Johnny Rockets unveiled Monday a new Route 66-inspired prototype with four formats: a drive-thru, a drive-in, a food truck and a movie theater pop-up.
The new concept by the Americana-themed casual-dining operator will be called Johnny Rockets Route 66, evoking one of the original highways in the U.S. that opened migration to the West.
“Route 66 is part of America,” said James Walker, chief development officer of the Aliso Viejo, Calif.-based operator. “It’s part of our car culture. It’s fun. It’s kitschy. And it has a worldwide recognizable logo.”
The multiple formats are designed to spark domestic growth by offering franchisees a variety of opportunities.
“This is an accretive program to accelerate domestic expansion,” Walker said. “It’s not about stopping and retooling. It’s about having more demand than we can service through our current venue.”
The primary format, which is expected to debut late in the fourth quarter this year or in early 2015, will be a drive-thru restaurant ideally suited to high-volume, regional travel plazas off busy highways, Walker said.
The menu will be positioned as fast casual, with a core lineup of burgers, shakes and fries, but streamlined and designed to be produced much faster than in traditional Johnny Rockets restaurants, which typically have table service.
While burger chains with drive-thru windows are usually considered quick service, Walker said Route 66 aims to break the mold by improving the experience for guests both inside the restaurant and those who stay in their cars.
The restaurant will likely use self-managed kiosks for ordering inside at the counter and outside in the drive-thru line.
Guests who download the concept’s forthcoming mobile app will be recognized as they drive up. They can use their smartphones to order or place an order through the kiosk, where a staffer will interact live with customers on a video screen.
Walker said the chain is exploring a mobile payment option or an application like Apple Pay, though that has yet to be determined.
After placing their order, guests will approach a pick-up window, where video monitors along the wall will offer entertainment similar to the dancing servers who wait on dine-in customers. Guests can opt to watch their meal being prepared on the video screen.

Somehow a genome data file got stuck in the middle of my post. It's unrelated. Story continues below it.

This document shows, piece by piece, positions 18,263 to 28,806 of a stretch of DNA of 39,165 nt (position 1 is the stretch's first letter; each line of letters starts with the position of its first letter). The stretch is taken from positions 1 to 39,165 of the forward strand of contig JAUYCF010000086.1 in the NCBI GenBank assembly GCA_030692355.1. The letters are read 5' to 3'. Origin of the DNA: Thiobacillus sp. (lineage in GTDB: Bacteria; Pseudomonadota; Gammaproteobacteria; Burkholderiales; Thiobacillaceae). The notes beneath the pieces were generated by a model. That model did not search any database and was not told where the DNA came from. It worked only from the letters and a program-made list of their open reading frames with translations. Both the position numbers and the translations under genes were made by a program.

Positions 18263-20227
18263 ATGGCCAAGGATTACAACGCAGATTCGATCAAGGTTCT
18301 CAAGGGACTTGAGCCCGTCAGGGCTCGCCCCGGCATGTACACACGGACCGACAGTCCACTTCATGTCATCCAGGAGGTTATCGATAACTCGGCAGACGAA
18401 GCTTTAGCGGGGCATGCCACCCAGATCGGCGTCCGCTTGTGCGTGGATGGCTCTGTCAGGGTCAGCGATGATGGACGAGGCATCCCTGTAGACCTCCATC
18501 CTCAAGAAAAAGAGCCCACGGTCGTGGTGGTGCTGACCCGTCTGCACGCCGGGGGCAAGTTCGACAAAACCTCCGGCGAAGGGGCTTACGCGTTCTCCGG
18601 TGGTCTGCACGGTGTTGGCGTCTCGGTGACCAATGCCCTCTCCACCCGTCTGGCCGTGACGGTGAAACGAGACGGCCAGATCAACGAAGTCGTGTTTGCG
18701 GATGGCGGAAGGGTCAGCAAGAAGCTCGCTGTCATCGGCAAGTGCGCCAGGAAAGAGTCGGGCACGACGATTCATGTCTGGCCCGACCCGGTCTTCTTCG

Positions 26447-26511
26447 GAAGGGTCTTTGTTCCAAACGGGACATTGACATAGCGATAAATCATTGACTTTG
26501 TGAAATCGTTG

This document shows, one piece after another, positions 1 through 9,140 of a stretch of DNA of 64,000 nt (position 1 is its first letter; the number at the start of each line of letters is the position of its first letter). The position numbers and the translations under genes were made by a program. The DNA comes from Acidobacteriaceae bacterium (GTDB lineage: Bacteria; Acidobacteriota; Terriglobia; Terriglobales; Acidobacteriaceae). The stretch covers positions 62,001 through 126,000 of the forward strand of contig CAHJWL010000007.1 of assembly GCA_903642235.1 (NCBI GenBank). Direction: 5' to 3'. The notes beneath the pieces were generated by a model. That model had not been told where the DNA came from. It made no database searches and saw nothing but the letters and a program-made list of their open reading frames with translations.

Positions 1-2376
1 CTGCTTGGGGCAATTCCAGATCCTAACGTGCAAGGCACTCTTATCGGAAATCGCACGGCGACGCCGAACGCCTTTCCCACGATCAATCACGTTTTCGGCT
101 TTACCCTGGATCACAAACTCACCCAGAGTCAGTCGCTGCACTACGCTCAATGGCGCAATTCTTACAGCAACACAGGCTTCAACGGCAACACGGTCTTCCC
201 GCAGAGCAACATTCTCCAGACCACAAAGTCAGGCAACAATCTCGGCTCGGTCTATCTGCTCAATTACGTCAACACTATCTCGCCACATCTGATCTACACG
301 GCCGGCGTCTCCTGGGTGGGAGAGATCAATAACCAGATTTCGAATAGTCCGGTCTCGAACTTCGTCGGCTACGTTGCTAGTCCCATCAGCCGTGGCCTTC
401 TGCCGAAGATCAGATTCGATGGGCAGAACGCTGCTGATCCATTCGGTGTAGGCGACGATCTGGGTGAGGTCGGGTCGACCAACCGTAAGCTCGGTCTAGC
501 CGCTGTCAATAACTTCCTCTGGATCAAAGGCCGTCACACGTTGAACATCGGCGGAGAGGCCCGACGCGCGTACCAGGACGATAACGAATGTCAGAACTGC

“The pick-up window itself will also be larger and lower so you’re face to face with someone,” Walker said. “They’re not standing over you looking down.”
Partnership with USA Drive-Ins
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Inside Route 66, the kitchen will be markedly different than traditional formats, with equipment to allow for burgers to be made fresh to order with the speed of a fast-casual operation.
The drive-thru units will also offer breakfast, lunch and dinner to serve hungry customers on the road at all hours. Most traditional Johnny Rockets only serve lunch and dinner, though some airport locations also offer breakfast.
In a second variation on the Route 66 concept, Johnny Rockets has partnered with USA Drive-Ins LLC, a company that plans to open 200 new drive-in movie theaters across the country. In those drive-ins, a small-format Johnny Rockets Route 66 will serve as the food-and-beverage provider.
“It’ll be a concession-stand-plus,” said Walker. “You can get a candy bar and popcorn, but also chili cheese fries. It’s not unusual for drive-in customers to show up two hours in advance, so it becomes more of a tailgating experience.”
USA Drive-Ins is also looking to develop the theaters with high-tech elements compatible with smartphones, said Walker. Guests may be able to order and pay for food using their smartphones and have their meal delivered to the car via golf cart.
A third format will include a Johnny Rockets food truck, which could be used for catering, said Walker.
Combined with that is the option of a pop-up theater, also in cooperation with USA Drive-Ins, consisting of a mobile movie theater that can be set up for parties or community events. The Johnny Rockets food truck would serve as the food-and-beverage component, offering a dinner-and-a-movie catering option.
Walker said the chain plans to survey consumer to get more feedback on the proposed prototypes.
Meanwhile, Johnny Rockets’ original concept will continue to grow, Walker said. The company plans to open 15 to 17 domestic locations this year in the casual-dining model.
Last year, Johnny Rockets was acquired by an affiliate of private-equity firm Sun Capital Partners Inc., a group known for investing in brands with turnaround potential. At the time, company officials said Sun Capital was interested in Johnny Rockets for its growth prospects.
Johnny Rockets has about 320 restaurants worldwide, about two-thirds of which are in the U.S. The company operates restaurants in 28 countries and has been pushing growth overseas.
According to NRN’s annual Top 200 census, Johnny Rockets ended fiscal 2013 with U.S. systemwide sales of $193.8 million, a 2.1-percent increase over $191.7 million the prior year.
Contact Lisa Jennings at [email protected]
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